Barry Allen is a wonderful hero.
On The Flash Season 1 Episode 2, Barry falters a bit in his attempt to be all things to all people, but two very special men in his life have his back.
In my review of The Flash Season 1 Episode 1, I was initially worried about Joe West. While he redeemed himself before the premiere was up, this week his relationship with Barry was so genuine and touching it was difficult to keep my eyes from misting over.
Everything is coming together nicely on The Flash. We're getting bits of back story for many of the characters with enough detail to keep us satisfied and to keep us wanting for more.
The early events in Barry's life formed him into the man he is today. Barry is a lovely man, and the way Grant Gustin portrays him leaves no doubt about that.
Joe: You were wrong.
Barry: I have been wrong a lot this week. You're gonna have to be more specific.
Joe: You said that one of the things driving you to run around out there was that you couldn't help your dad. You can help him. We can. We're gonna figure out who or what killed your mother that night and then we're gonna get your father out of prison. Together.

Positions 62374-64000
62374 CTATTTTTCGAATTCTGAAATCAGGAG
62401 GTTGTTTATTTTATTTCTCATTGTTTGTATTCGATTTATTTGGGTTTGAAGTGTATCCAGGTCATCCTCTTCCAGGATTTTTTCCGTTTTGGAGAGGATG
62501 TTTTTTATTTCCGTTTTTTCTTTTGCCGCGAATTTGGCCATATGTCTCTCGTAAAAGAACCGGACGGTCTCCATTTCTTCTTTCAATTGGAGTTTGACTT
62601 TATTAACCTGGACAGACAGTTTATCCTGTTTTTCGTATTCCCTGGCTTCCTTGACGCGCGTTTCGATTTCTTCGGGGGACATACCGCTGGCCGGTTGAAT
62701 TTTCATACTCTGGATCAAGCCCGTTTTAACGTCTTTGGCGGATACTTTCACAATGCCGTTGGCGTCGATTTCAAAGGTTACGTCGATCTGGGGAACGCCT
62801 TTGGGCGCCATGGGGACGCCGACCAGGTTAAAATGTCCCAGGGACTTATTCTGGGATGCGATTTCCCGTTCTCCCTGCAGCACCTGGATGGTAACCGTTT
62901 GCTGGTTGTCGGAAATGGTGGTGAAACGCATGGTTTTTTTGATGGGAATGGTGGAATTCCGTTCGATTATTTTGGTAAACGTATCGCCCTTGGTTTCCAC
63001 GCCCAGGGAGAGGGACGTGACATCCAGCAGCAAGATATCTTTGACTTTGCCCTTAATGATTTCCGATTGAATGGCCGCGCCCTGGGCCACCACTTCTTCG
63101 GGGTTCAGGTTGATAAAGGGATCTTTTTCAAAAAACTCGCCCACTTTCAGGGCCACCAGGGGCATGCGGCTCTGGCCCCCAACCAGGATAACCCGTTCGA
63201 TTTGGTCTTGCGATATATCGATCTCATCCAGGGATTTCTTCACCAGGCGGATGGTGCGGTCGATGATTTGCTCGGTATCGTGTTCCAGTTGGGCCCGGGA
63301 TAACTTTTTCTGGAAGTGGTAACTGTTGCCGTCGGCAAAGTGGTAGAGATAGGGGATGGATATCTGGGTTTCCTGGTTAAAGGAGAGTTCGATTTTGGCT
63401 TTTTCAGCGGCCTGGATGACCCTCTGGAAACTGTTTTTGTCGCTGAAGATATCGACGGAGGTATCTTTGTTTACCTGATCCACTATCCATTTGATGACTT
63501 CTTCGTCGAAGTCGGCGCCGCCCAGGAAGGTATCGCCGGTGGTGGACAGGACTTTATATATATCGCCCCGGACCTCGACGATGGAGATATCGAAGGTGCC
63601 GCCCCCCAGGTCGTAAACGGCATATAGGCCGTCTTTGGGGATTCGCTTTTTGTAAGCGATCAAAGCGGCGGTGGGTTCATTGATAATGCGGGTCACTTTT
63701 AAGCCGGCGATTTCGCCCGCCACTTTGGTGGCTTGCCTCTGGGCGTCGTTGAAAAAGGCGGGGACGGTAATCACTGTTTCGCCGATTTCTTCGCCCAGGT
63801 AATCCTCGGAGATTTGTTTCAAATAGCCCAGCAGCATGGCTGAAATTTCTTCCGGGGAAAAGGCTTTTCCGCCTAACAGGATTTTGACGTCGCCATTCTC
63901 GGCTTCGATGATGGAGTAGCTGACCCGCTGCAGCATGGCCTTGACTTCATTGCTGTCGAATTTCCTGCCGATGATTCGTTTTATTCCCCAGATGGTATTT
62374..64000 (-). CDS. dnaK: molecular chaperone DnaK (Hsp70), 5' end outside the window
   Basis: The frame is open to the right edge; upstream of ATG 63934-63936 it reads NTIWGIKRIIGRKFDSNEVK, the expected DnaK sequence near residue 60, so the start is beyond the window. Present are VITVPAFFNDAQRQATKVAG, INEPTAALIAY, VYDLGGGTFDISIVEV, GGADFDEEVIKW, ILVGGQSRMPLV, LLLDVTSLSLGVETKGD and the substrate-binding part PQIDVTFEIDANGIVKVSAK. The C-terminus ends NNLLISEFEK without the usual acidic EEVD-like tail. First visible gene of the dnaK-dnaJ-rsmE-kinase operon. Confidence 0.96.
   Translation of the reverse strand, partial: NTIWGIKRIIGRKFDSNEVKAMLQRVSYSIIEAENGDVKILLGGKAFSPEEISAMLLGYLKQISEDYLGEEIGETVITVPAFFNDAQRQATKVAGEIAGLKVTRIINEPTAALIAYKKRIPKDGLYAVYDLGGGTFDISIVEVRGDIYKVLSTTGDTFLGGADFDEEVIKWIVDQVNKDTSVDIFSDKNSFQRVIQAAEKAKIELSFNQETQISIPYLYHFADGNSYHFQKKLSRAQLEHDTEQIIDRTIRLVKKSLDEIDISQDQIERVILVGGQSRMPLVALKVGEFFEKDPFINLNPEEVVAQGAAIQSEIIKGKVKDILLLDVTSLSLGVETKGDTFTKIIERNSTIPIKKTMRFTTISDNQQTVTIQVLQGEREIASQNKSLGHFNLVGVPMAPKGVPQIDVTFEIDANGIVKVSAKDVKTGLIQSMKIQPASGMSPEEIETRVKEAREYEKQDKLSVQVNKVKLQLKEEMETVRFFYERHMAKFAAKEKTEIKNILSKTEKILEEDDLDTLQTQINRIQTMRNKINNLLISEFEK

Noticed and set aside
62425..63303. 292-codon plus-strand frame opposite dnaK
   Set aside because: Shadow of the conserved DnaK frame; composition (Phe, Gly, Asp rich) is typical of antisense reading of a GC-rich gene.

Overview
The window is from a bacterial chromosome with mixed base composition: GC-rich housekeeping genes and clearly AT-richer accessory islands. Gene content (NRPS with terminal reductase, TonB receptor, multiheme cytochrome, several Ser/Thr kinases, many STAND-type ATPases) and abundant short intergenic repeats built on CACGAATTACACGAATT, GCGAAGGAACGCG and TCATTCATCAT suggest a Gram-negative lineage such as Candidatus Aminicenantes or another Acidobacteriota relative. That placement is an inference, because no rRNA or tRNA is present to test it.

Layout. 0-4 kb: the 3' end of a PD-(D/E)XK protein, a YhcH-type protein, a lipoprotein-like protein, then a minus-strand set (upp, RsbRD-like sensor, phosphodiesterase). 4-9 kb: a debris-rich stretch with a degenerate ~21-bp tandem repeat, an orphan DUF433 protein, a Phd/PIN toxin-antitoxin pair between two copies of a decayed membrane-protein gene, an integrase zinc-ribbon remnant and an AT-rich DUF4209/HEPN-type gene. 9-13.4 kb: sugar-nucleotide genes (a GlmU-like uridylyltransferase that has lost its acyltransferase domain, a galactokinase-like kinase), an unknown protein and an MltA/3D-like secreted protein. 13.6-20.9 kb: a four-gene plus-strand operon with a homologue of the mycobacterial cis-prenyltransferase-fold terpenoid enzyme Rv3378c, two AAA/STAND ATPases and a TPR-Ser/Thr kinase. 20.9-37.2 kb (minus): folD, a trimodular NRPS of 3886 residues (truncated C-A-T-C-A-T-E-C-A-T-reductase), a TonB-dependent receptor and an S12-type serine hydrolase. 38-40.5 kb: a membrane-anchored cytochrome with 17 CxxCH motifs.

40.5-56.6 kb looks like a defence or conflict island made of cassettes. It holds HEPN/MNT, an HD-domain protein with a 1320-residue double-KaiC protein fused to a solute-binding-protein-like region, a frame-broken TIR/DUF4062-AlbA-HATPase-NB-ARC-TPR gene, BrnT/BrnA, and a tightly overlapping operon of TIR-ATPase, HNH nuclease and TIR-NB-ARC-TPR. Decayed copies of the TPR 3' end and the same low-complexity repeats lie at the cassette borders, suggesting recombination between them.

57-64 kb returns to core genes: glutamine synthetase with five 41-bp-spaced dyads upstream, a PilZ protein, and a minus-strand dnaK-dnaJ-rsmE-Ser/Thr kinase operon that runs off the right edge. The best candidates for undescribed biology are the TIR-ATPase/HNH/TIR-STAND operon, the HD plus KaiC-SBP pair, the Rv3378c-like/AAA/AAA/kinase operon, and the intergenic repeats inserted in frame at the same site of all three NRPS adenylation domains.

Barry: Joe, what I said about you not being my father...
Joe: Barry, I know. I know I'm not your father.
Barry: You're right. You're not. You're just the man who kept me fed and in clothes, who sat on my bed at night until I fell asleep because I was afraid of the dark. You helped me with my homework, you taught me how to drive and shave and you dropped me off at college. It sounds a lot like a dad to me.
When Joe mentioned to Barry they would find whatever or whoever killed his mother together and would get Henry released from prison, Gustin exhibited the perfect amount of emotion before he launched into the importance of Joe in his life.